Thirty six hours later (not that I was counting!) my late KitchenAid’s red-colored cousin arrived to my doorstep and I’ve been a happy camper ever since. And this weekend the cheerful newcomer helped me to bring forth some homemade happiness: Slovak crescent rolls to accompany a traditional cod fish salad. Cod fish salad, with finely chopped onions, crunchy carrots, and loads of mayo, most often wolfed down with crispy crescents is a Slovak man’s food, and any guy back home could easily live on it for months on end, especially if he has some cold beer to wash it down with. The homemade version is million times better than the salad sold at delis and grocery stores, of course, and the crescents – crispy from the outside and soft and chewy on the inside – are a must; they round up the whole meal very nicely. The salad needs to be made a day before, so the flavors have time to marry… and the crescents are best fresh, straight from the oven 🙂 Please give this simple meal a try when you’ll be feeling adventurous and will want to branch out a little from the usual tuna salad sandwich!

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Slovak Cod Fish Salad with Homemade Crescent Rolls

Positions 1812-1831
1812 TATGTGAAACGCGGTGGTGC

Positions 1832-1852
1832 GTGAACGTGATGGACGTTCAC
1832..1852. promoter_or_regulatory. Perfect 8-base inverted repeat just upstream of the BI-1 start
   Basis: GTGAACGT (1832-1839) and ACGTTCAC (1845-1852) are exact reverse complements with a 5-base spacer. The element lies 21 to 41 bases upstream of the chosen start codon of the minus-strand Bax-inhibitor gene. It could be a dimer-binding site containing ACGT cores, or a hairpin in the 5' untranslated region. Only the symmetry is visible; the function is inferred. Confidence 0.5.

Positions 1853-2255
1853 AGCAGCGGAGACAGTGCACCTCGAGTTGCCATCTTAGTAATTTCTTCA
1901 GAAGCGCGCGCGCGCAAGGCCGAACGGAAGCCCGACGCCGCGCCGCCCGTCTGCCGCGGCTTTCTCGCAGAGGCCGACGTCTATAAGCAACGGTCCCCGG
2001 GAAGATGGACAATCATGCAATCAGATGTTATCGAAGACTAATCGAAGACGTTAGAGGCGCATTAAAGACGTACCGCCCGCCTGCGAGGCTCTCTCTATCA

(crescent recipe adapted from http://www.bonvivani.sk; recipe makes about 1 kg (2 lbs.) cod salad and 8 big crescent rolls)

Cod Salad:
  • 1 kg (2 lbs.) fresh cod fillet
  • 3 l (qt.) water
  • 250 ml (8 oz., 1 cup) + 5 tablespoons white vinegar
  • 1 tablespoon black peppercorns
  • 3 bay leaves
  • 2 big carrots
  • 1 red onion, finely chopped
  • approximately 250 g (1/2 lb) good quality mayonnaise, homemade or store-bought
  • 3 tablespoons mustard
  • salt & pepper to taste
Crispy Crescents:
  • 450 g (1 lb.) all-purpose flour
  • 1 tablespoon olive oil
  • 1 tablespoon salt
  • 1 teaspoon honey
  • 250 ml (8 oz., 1 cup) milk, lukewarm
  • 1 teaspoon granulated sugar
  • 2 1/2 teaspoons active dry yeast
  • 2 egg yolks mixed with 1 tablespoon water, for egg wash
  • coarse salt & caraway seeds, for sprinkling